What is a Diabetic Foot Ulcer?
Nerve and vascular damage are common diabetes complications, which can lead to the loss of protective sensation in the extremities and make detecting wounds difficult. As a result, people with diabetes can be more susceptible to infection and their wounds can often be slow healing. Special care needs to be taken of any abrasion or cut, particularly of those found on the feet.
What is a diabetic foot ulcer?
A diabetic foot ulcer is an open sore or wound that is most commonly found on the bottom of the foot. People with diabetes who are using insulin are at a higher risk of developing a foot ulcer, as are patients who have diabetes-related kidney, eye, and heart disease.
Diabetic foot ulcers are at very high risk of becoming infected, and sometimes they cannot be healed. Non-healing foot ulcers are a frequent cause of amputation in people with diabetes. Patients with foot ulcers may use wound dressings, skin substitutes, or other treatments to protect and heal their skin.
Wound dressings are medical devices that are used to protect ulcerated skin and assist in its healing. They can range from simple bandages that you can buy in the drug store to complex materials that contain antibacterial and antiviral substances.
Skin substitutes are products that help in closing the wounds of slow healing ulcers in patients with diabetes. They are made from human cells known as fibroblasts that are placed on a dissolvable mesh material. When the mesh material is placed on the ulcer, it is gradually absorbed and the human cells grow and replace the damaged tissue in the ulcer.
How do diabetic foot ulcers form?
Ulcers form due to a combination of factors: poor circulation, lack of feeling in the feet, foot deformities, irritations, and trauma. After many years, diabetes can cause neuropathy, which is a reduced or complete lack of feeling in the feet due to nerve damage caused by elevated blood glucose levels over time. Vascular disease can complicate a foot ulcer, reducing the body's ability to heal and increasing the risk of infection. High blood sugars can also reduce the body's ability to combat potential infection and can slow the healing process.
How is a diabetic foot ulcer treated?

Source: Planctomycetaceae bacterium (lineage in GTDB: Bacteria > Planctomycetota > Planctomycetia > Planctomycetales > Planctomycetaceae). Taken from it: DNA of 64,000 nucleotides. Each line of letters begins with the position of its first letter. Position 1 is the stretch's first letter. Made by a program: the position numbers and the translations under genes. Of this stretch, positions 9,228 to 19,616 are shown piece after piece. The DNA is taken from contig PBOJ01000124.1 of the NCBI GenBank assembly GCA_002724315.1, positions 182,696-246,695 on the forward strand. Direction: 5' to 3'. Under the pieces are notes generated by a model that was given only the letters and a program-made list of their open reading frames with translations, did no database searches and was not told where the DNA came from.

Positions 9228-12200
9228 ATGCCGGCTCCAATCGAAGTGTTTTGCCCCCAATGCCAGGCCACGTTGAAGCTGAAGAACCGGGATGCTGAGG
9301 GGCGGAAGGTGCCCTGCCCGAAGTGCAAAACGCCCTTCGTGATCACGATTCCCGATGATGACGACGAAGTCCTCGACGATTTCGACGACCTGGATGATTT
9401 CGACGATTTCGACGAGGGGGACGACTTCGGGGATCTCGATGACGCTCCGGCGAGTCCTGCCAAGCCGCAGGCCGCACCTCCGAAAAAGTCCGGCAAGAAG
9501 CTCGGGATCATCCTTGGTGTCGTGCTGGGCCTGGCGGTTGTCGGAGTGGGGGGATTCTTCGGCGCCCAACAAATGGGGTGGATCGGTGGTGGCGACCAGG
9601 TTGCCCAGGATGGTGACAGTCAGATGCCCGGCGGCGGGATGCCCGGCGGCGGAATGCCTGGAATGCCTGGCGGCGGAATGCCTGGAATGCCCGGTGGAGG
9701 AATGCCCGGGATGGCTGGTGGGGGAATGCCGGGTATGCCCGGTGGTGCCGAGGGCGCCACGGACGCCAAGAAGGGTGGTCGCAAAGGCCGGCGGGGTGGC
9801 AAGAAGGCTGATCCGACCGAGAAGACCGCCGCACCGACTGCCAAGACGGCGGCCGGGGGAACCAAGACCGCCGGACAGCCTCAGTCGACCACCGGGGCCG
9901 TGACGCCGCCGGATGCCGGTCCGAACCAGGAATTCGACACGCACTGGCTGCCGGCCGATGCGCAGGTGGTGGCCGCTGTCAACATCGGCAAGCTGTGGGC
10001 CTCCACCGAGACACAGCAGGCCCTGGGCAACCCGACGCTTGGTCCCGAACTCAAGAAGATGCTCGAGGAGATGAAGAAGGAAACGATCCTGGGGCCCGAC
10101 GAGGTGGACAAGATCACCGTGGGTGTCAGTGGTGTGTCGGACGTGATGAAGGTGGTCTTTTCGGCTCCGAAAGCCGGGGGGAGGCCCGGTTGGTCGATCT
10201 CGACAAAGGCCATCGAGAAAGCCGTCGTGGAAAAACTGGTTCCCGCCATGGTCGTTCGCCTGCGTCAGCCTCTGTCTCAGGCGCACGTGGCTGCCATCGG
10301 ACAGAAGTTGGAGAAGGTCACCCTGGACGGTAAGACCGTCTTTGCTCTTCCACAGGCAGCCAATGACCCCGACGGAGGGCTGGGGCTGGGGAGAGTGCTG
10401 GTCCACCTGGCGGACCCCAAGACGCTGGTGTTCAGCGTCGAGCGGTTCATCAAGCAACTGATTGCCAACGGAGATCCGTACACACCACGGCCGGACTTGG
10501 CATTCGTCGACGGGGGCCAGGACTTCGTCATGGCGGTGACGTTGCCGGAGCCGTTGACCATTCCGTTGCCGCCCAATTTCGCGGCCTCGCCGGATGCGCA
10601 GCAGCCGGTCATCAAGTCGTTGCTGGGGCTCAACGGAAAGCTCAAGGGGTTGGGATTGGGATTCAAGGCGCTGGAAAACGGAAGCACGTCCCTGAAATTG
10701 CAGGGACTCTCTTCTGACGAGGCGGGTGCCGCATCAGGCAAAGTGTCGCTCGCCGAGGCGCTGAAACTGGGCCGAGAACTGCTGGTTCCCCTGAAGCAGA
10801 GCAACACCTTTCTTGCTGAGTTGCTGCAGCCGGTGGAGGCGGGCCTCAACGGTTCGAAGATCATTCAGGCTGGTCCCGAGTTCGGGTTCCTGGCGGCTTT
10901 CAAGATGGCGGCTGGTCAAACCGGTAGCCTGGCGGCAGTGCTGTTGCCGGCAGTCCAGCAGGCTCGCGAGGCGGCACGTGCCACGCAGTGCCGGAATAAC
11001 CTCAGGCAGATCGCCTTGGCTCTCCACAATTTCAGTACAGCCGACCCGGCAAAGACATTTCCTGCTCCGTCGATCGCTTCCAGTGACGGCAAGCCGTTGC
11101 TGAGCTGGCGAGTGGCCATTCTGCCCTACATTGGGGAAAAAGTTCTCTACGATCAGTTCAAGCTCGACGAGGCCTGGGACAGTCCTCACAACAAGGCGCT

Once an ulcer is detected, seek the care of your podiatrist immediately. There are several key factors in the appropriate treatment of a foot ulcer:
- Maintaining good blood glucose control.
- Prevention of infection.
- Raking the pressure off the area, called "off-loading."
- Removing dead skin and tissue, called "debridement."
- Applying medication or dressings to the ulcer.
- Keep the ulcer clean and bandaged.
- Do not walk barefoot.
To heal as quickly as possible, foot ulcers must be "off-loaded." Patients may be asked to wear special footgear or utilize a wheelchair or crutches to reduce pressure and irritation to the ulcer area. Wounds heal faster, with a lower risk of infection, if they are kept covered and moist. Work closely with your medical team and your podiatrist to ensure the fastest healing possible.
How can a foot ulcer be prevented?
There are several precautions you can take to prevent a diabetic foot ulcer.
- Maintain good blood glucose control.
- See a podiatrist on a regular basis.
- Wash feet daily.
- Inspect your feet and toes daily.
- Maintain a healthy weight.
- Wear thick, soft socks.
- Stop smoking.
- Cut toenails straight across instead of rounding the edges.
- Exercise regularly.
- Be properly measured and fitted every time you buy new shoes.
- Do not walk around barefoot.
- Never try to remove calluses, corns, or warts by yourself.
You may be at high risk for a diabetic foot ulcer if you have uncontrolled blood glucose, have neuropathy, have poor circulation, have a foot deformity such as a bunion, and wear inappropriate shoes.
For people with diabetes, an ounce of prevention is truly worth a pound of cure. Keeping your blood glucose in good control and regularly inspecting your extremities for any cuts or abrasions can help keep your feet wound-free.
- American Podiatric Medical Association. Diabetic Wound Care. http://www.apma.org/MainMenu/Foot-Health/Foot-Health-Brochures-category/Diabetes-Foot-Health/Diabetic-Wound-Care.aspx. (Accessed 7/6/11)
- National Diabetes Information Clearinghouse. Prevent Diabetes Problems: Keep Your Feet and Skin Healthy. http://diabetes.niddk.nih.gov/dm/pubs/complications_feet/index.aspx (Accessed 7/6/11)
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Charlie’s 12-year anniversary with type 1 just passed and I still know nothing about this diabetes and why it hates us so much. As if to remind us that it was its anniversary, diabetes unleashed hell on Friday. Charlie was stranded well over 400 for hours and even tipped the scale at 580. Susanne pulled Charlie out of school and started what became a wartime exercise in futility. It was one of the worst blood sugar days we’ve had in years. ...